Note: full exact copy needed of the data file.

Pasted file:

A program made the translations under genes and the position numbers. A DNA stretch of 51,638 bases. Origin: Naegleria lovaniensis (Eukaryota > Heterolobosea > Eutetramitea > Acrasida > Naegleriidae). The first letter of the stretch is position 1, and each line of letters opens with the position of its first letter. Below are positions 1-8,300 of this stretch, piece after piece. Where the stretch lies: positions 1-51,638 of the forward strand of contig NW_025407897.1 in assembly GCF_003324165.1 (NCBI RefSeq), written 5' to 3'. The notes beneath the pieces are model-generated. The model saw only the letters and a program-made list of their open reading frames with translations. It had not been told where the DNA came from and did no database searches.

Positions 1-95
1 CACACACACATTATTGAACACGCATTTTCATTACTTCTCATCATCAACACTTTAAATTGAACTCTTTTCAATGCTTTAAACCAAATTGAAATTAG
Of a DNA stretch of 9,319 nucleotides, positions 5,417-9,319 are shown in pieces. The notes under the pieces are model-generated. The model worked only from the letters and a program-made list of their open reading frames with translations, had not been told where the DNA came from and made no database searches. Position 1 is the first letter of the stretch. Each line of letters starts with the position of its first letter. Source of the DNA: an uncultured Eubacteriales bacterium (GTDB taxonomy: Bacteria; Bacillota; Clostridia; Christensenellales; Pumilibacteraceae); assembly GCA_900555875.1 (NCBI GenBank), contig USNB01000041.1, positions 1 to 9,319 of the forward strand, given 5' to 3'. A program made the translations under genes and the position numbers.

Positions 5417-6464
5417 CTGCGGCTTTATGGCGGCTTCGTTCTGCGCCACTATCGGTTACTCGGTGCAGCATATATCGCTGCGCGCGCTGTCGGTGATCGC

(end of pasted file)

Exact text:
A program made the translations under genes and the position numbers. A DNA stretch of 51,638 bases. Origin: Naegleria lovaniensis (Eukaryota > Heterolobosea > Eutetramitea > Acrasida > Naegleriidae). The first letter of the stretch is position 1, and each line of letters opens with the position of its first letter. Below are positions 1-8,300 of this stretch, piece after piece. Where the stretch lies: positions 1-51,638 of the forward strand of contig NW_025407897.1 in assembly GCF_003324165.1 (NCBI RefSeq), written 5' to 3'. The notes beneath the pieces are model-generated. The model saw only the letters and a program-made list of their open reading frames with translations. It had not been told where the DNA came from and did no database searches.

Positions 1-95
1 CACACACACATTATTGAACACGCATTTTCATTACTTCTCATCATCAACACTTTAAATTGAACTCTTTTCAATGCTTTAAACCAAATTGAAATTAG
Of a DNA stretch of 9,319 nucleotides, positions 5,417-9,319 are shown in pieces. The notes under the pieces are model-generated. The model worked only from the letters and a program-made list of their open reading frames with translations, had not been told where the DNA came from and made no database searches. Position 1 is the first letter of the stretch. Each line of letters starts with the position of its first letter. Source of the DNA: an uncultured Eubacteriales bacterium (GTDB taxonomy: Bacteria; Bacillota; Clostridia; Christensenellales; Pumilibacteraceae); assembly GCA_900555875.1 (NCBI GenBank), contig USNB01000041.1, positions 1 to 9,319 of the forward strand, given 5' to 3'. A program made the translations under genes and the position numbers.

Positions 5417-6464
5417 CTGCGGCTTTATGGCGGCTTCGTTCTGCGCCACTATCGGTTACTCGGTGCAGCATATATCGCTGCGCGCGCTGTCGGTGATCGC